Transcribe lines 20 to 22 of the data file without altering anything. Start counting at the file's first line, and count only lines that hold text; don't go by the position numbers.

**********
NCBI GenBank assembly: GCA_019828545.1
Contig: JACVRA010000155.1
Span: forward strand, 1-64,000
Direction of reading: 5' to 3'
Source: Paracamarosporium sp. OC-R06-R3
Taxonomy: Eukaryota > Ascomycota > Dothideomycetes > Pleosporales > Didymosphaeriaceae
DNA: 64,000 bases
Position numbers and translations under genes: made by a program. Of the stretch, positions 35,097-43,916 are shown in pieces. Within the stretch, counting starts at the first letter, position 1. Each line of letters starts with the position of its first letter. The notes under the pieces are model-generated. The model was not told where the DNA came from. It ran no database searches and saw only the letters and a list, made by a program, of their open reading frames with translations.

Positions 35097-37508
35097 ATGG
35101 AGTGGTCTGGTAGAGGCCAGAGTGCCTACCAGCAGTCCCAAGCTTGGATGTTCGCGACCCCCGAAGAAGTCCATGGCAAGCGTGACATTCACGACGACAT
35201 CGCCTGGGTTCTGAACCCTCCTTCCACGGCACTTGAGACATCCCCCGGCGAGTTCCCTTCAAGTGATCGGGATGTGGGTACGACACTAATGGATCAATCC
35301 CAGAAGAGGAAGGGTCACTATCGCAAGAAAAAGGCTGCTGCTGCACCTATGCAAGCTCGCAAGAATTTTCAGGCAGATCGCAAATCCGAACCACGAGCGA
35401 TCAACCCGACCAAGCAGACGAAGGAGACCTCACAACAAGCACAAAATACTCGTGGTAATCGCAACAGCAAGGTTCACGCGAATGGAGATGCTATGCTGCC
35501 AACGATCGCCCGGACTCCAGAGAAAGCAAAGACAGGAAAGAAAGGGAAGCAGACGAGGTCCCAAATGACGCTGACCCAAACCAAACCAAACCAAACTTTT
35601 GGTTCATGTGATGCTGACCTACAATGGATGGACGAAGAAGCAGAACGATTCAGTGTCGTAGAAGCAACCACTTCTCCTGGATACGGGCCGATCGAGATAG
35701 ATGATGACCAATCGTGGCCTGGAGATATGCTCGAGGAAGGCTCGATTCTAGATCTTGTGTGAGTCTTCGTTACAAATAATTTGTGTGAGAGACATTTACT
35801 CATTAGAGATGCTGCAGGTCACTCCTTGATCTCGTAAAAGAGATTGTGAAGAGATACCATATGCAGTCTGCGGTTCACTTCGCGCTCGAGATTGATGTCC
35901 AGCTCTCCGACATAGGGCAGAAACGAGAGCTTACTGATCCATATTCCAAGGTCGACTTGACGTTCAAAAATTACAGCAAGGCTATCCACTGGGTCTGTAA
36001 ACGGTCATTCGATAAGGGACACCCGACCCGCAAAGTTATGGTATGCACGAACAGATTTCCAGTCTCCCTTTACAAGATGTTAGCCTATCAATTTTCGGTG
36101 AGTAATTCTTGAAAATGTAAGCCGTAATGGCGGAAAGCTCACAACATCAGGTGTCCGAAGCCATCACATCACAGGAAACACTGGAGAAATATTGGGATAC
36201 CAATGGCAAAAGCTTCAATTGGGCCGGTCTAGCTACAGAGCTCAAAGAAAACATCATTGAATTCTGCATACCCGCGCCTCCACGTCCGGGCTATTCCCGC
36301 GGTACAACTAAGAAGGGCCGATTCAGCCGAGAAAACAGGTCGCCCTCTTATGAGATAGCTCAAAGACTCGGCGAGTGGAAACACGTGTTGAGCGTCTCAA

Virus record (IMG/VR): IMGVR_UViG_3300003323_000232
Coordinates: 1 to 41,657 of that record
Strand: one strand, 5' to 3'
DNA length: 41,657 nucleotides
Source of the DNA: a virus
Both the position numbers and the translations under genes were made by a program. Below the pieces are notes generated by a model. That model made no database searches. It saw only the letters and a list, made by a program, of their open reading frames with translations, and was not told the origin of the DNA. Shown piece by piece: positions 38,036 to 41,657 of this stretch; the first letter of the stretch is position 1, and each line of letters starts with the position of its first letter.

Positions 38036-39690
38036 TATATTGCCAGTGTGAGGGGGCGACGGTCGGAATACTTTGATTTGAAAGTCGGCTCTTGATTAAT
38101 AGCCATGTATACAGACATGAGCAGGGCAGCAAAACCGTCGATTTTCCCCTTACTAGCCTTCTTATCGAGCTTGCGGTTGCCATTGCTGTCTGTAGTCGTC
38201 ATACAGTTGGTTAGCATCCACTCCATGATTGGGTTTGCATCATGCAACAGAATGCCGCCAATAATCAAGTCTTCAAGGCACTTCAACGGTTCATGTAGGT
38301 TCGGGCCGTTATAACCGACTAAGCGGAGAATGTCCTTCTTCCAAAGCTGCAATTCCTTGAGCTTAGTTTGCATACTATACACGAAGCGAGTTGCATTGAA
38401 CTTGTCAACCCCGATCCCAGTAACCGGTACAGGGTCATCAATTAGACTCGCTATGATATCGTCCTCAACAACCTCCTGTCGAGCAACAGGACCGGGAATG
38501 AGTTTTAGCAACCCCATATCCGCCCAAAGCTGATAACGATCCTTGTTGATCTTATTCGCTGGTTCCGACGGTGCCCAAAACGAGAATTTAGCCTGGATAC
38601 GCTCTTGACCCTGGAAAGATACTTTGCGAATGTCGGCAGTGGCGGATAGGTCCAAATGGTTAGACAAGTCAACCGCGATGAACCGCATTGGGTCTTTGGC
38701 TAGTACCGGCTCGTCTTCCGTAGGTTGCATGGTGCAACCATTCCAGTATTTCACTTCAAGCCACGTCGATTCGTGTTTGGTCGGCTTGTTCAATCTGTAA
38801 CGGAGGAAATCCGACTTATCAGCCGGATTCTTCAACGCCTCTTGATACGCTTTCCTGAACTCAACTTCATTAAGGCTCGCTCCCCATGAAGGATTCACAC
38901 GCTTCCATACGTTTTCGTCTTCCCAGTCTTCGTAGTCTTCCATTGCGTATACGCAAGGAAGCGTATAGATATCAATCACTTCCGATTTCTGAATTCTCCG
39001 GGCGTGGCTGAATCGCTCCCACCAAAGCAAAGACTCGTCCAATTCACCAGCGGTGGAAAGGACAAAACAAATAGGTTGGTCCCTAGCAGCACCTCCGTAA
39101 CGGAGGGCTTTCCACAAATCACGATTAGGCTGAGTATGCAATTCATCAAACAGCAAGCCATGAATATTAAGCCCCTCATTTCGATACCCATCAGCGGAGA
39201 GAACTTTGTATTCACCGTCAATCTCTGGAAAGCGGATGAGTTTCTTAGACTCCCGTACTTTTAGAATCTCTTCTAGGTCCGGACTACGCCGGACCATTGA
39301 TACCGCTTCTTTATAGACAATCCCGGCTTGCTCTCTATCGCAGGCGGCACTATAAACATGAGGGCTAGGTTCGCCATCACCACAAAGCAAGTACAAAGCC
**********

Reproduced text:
36001 ACGGTCATTCGATAAGGGACACCCGACCCGCAAAGTTATGGTATGCACGAACAGATTTCCAGTCTCCCTTTACAAGATGTTAGCCTATCAATTTTCGGTG
36101 AGTAATTCTTGAAAATGTAAGCCGTAATGGCGGAAAGCTCACAACATCAGGTGTCCGAAGCCATCACATCACAGGAAACACTGGAGAAATATTGGGATAC
36201 CAATGGCAAAAGCTTCAATTGGGCCGGTCTAGCTACAGAGCTCAAAGAAAACATCATTGAATTCTGCATACCCGCGCCTCCACGTCCGGGCTATTCCCGC